Finding the right recruitment formula to attract Generation Z
HR survey finds companies across Europe are aware they'll have to move beyond traditional hiring methods
“They call Generation Z the “truth generation”.’
The Great Place to Work Institute carried out a study into hiring practices in more than 900 organisations in 13 European countries. The results revealed that more than 80 per cent of structured recruitment processes were based on classical methods, with fewer than 10 per cent adopting advanced analytical measures as part of their hiring steps.
While there was widespread appreciation for how technology can be applied to recruitment, it seems that traditional methods are still preferred by organisations across Europe. However, as Generation Z makes up more and more of the workforce, there was an expectation among respondents that they will be applying methods more suited to these candidates with much greater frequency in future.
Looking at recruitment tools used, the survey found that 41 per cent of HR professionals are already working on managing candidate experience. Employer branding is increasingly becoming an important part of organisations’ strategies to attract talent and reduce employee turnover. Some 45 per cent of HR professionals said they are already marketing their companies to desired job seekers while another 40 per cent reported that developing an employer brand is planned for the next two years.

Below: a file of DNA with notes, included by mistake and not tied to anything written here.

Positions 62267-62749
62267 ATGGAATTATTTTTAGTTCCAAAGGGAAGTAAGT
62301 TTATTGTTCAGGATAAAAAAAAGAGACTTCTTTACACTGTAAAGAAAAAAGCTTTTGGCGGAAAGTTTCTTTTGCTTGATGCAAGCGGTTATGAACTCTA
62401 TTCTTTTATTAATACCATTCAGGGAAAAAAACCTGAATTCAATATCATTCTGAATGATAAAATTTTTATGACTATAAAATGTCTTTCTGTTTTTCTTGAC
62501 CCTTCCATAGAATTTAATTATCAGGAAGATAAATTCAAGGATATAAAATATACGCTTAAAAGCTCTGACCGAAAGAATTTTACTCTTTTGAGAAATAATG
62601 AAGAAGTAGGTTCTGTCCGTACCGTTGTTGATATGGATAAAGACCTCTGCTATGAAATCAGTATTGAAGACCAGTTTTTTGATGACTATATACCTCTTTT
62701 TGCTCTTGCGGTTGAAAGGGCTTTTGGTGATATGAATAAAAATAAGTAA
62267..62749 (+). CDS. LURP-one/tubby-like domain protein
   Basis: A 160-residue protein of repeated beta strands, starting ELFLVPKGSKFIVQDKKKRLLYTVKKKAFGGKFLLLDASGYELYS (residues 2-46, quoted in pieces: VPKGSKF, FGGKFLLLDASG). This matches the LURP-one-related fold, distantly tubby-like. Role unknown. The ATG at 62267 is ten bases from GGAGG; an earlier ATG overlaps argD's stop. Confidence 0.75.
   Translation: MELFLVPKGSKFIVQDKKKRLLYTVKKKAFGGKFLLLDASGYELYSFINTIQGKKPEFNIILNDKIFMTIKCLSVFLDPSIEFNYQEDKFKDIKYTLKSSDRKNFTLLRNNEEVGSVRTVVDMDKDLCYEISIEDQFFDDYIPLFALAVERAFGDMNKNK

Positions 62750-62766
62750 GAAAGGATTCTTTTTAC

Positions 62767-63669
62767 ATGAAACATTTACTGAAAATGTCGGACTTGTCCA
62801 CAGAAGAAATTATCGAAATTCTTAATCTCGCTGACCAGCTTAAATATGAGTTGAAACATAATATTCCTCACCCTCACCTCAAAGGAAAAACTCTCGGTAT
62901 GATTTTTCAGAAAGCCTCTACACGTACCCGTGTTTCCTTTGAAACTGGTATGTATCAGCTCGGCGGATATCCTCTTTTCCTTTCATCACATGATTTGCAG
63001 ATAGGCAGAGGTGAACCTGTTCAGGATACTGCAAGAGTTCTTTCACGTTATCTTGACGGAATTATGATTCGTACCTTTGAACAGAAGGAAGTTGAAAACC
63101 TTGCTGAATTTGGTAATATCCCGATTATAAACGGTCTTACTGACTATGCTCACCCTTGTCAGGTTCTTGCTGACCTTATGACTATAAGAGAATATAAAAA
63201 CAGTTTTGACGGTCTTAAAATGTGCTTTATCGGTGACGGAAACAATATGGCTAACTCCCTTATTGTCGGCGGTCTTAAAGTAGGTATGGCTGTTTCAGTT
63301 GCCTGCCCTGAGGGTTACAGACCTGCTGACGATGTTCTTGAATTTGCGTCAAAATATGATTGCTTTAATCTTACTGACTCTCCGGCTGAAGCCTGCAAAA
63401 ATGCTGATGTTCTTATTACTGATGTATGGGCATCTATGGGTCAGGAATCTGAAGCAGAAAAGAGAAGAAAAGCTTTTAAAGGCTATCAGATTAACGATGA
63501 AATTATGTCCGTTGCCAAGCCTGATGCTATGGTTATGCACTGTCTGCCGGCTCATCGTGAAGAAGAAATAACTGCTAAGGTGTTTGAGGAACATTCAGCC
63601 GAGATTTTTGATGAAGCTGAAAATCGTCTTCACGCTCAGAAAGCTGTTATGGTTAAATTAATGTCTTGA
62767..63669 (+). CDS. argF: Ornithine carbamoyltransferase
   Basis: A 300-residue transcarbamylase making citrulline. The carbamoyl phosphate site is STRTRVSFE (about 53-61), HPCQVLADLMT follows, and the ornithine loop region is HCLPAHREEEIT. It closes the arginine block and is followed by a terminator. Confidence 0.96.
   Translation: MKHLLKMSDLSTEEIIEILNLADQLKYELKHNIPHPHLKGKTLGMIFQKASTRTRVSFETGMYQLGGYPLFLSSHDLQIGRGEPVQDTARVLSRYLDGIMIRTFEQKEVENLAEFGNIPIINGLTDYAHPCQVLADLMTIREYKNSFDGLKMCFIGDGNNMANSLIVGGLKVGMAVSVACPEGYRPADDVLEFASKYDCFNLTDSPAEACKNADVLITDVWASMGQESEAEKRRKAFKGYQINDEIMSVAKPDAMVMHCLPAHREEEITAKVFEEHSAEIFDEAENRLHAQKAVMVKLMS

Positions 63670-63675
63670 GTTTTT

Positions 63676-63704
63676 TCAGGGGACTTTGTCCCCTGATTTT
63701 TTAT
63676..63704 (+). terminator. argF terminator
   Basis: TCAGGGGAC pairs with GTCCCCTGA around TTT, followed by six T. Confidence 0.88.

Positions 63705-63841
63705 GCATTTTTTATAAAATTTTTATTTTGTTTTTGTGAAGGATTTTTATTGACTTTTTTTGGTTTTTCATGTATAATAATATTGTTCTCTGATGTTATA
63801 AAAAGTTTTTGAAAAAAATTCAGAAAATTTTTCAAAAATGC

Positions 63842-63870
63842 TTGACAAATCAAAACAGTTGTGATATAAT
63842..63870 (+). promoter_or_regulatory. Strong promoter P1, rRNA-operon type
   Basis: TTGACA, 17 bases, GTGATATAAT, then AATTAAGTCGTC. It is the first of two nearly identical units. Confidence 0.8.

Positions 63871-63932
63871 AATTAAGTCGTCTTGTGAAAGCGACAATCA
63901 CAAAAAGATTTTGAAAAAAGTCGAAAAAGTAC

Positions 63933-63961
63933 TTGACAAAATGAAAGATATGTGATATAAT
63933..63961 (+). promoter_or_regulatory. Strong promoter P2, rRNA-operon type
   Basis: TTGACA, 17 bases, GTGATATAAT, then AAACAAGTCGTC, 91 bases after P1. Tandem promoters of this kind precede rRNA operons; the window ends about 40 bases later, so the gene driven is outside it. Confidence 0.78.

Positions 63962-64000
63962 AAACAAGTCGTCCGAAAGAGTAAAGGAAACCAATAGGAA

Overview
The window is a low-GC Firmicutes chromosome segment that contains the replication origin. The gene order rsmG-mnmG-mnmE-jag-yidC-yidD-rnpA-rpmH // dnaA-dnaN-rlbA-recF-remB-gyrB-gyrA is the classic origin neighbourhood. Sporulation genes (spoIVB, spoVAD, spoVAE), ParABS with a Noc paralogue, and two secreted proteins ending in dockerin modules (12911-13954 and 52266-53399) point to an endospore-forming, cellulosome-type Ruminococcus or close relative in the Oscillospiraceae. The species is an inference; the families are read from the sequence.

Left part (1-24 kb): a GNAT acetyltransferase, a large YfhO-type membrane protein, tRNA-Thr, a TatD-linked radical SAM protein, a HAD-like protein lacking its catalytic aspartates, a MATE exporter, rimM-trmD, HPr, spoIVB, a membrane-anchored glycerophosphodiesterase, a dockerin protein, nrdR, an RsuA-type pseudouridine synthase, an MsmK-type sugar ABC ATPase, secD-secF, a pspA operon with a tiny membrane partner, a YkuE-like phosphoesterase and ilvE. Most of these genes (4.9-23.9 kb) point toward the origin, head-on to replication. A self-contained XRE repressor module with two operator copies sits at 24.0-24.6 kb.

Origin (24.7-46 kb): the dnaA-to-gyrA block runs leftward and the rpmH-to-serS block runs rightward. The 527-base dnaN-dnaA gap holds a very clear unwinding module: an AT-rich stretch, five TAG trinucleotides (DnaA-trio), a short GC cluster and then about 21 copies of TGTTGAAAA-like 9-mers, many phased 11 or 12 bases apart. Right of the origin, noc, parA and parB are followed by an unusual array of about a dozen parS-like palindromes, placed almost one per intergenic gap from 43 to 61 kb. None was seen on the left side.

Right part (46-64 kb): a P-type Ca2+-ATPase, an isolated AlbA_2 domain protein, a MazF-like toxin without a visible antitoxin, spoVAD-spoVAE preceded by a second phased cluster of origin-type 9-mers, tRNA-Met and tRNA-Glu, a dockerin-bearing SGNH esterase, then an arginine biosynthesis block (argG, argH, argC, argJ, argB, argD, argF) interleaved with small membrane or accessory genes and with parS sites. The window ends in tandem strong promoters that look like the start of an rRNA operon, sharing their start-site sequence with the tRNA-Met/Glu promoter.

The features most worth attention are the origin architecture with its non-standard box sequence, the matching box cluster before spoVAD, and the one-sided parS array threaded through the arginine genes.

Applicant tracking tools seem to be gaining in popularity with 40 per cent of respondents using some of these software solutions and another 38 per cent planning to invest in them in the short term.
Social media is used not only for recruitment but also for building and augmenting the organisational brand. Just under 60 per cent of HR professionals expressed trust in social media as a recruitment tool.
In terms of satisfaction with the recruitment process, just 53 per cent said they found a “time to hire” of one to two months acceptable, while 63 per cent were satisfied with a fill rate of 90 per cent.
According to Na Fu, associate professor in human resource management at Trinity Business School, these high level statistics tell only part of the story and further analysis is required to uncover their full value. “HR professionals talk about their satisfaction with various aspects of the hiring process,” she says. “I ran predictive analytics on these survey results to look at what makes for more efficient and effective hiring practices.”